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HomeRoad to CollegeApplying

Easing college admissions anxiety

Page 3 of 3

By Marian Wilde

Keep It Sane

Applying to college can be stressful, but students and parents alike need to keep things in the proper perspective. Lloyd Thacker, director of The Education Conservancy, a nonprofit organization that aims to improve the admissions process, warns parents to resist the admissions frenzy for prestigious schools. Thacker contends that "college rankings, standardized testing, costly test preparation, expensive marketing consultants for colleges and highly-paid independent consultants for students are profiting from fear, anxiety and myths they have helped create. A commercialized point of view is what turns the admissions process into a game and education into a game."

Thacker adds: "There is very little evidence that correlates the status of a college with effective educational practice. Parents need to listen to the facts, not their friends at cocktail parties."

Do Your Homework

Trends, shifting college reputations and each student's unique needs means that parents and students need to do their homework. Make a list of the colleges you'd consider, then dig in to do the research on each college, it's programs, requirements, financial aid stats and deadlines.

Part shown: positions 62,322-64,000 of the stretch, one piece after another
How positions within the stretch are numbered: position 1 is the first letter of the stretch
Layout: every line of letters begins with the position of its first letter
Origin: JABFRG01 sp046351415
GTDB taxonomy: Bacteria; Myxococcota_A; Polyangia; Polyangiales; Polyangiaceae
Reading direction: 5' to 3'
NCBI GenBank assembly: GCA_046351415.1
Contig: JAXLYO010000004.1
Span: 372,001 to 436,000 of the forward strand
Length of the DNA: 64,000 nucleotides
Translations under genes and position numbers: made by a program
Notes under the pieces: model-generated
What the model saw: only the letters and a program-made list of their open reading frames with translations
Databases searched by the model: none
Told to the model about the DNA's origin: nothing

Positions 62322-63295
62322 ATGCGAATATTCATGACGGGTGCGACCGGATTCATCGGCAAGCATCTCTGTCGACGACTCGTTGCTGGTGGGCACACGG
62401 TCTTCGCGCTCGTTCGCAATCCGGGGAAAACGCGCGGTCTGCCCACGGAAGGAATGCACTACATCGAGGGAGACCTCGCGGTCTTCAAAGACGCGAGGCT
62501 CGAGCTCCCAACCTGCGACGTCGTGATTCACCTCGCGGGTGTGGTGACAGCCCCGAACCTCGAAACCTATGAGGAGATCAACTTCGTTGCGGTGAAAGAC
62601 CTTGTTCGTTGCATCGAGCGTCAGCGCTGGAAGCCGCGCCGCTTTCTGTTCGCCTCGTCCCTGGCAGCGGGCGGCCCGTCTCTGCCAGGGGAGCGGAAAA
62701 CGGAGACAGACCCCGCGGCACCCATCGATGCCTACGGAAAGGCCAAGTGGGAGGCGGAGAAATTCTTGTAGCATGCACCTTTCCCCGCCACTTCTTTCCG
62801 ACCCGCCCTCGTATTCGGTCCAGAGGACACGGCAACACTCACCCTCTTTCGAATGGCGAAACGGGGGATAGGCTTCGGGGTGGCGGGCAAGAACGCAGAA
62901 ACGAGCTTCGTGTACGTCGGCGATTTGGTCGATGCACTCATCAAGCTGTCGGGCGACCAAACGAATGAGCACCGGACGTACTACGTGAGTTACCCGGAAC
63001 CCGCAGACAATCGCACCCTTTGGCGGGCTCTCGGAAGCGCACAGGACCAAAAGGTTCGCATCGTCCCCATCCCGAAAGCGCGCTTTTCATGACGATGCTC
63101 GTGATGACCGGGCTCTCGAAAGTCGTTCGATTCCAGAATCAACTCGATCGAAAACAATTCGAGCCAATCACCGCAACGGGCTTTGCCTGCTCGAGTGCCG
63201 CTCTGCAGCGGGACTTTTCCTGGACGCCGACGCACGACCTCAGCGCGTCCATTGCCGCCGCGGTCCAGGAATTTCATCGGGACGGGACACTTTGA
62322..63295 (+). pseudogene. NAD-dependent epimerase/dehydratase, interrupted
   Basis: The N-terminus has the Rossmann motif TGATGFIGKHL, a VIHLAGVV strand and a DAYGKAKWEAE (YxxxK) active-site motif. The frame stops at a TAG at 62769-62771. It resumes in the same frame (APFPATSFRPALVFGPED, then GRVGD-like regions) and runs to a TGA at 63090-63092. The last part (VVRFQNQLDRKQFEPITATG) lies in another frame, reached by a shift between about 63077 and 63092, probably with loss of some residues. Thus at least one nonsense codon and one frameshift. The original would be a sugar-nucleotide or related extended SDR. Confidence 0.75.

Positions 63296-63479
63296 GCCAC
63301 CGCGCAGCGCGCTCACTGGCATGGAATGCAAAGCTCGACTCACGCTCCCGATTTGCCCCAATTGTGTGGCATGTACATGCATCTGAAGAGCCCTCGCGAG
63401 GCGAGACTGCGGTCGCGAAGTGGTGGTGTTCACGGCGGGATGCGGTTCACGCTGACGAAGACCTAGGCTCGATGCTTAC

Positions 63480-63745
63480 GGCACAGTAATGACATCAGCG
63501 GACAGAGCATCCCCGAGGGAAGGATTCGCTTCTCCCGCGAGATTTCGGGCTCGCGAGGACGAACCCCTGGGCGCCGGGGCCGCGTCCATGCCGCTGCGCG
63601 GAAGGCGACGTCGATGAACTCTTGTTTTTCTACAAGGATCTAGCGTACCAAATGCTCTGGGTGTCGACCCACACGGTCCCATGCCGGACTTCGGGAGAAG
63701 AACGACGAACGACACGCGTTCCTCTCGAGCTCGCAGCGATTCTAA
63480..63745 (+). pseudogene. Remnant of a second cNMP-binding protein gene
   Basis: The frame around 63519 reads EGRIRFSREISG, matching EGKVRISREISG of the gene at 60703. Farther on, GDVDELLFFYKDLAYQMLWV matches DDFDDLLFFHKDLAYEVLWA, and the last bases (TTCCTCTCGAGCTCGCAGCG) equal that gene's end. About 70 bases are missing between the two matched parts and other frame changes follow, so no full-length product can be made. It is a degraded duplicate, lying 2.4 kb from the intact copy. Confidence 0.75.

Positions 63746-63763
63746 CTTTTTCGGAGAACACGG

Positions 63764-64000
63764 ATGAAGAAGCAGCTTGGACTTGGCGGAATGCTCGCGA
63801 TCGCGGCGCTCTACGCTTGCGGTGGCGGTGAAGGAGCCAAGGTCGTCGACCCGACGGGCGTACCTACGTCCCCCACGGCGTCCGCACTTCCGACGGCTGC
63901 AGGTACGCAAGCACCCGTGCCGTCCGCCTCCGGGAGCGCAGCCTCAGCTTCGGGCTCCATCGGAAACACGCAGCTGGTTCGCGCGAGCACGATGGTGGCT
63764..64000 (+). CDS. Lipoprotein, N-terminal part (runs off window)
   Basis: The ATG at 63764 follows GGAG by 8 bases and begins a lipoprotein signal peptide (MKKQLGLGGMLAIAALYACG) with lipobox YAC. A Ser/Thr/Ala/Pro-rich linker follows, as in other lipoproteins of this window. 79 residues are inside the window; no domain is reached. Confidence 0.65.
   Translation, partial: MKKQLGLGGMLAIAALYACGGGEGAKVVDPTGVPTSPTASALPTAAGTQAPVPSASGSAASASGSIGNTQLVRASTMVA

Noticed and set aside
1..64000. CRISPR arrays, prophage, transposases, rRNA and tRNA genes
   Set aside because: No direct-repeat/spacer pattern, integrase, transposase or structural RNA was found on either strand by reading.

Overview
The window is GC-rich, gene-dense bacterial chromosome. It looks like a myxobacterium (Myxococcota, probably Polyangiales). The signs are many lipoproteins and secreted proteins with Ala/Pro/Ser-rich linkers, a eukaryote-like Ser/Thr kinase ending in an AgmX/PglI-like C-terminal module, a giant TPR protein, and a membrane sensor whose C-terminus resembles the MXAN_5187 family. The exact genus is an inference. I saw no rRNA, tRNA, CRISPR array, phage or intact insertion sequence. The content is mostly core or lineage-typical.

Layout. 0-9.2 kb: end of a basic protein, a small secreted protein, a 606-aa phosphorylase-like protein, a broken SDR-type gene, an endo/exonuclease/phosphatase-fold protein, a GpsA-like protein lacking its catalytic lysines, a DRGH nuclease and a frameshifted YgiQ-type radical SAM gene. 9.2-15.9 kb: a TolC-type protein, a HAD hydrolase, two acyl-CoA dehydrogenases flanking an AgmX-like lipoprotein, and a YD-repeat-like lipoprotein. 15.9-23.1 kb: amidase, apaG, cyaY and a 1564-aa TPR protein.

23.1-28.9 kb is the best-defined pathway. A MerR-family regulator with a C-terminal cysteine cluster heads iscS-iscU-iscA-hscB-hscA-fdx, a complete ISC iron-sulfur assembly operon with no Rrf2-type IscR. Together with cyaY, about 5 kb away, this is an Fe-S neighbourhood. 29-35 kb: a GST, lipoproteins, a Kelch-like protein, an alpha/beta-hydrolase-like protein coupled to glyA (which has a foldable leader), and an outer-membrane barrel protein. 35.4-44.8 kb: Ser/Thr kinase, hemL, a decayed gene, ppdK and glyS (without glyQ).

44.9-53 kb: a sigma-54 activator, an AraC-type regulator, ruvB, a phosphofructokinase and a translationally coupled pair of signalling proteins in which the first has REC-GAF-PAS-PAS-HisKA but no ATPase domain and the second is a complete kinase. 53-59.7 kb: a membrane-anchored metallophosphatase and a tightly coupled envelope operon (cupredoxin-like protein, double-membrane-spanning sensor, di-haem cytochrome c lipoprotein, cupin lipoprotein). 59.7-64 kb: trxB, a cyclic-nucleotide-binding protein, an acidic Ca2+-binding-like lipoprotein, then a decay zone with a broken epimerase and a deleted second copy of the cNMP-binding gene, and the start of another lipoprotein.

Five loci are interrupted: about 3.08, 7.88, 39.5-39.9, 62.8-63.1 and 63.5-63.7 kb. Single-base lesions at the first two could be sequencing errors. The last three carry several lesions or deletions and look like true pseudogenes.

Be aware that colleges are constantly changing the emphases they place on different admissions factors. Have your student talk to her high school counselor and stay current on the requirements and trends. Brown University, for example, requires multiple essays on its application form, while the University of Oregon requires none.

Helpful Web Sites for College Research

Look for These Books

Colleges That Change Lives: 40 Schools That Will Change the Way You Think About Colleges by Loren Pope, Penguin, revised edition 2006.

Earnings from Learning: The Rise of For-Profit Universities edited by David W. Breneman, Brian Pusser, Sarah E. Turner, SUNY Press, 2006.


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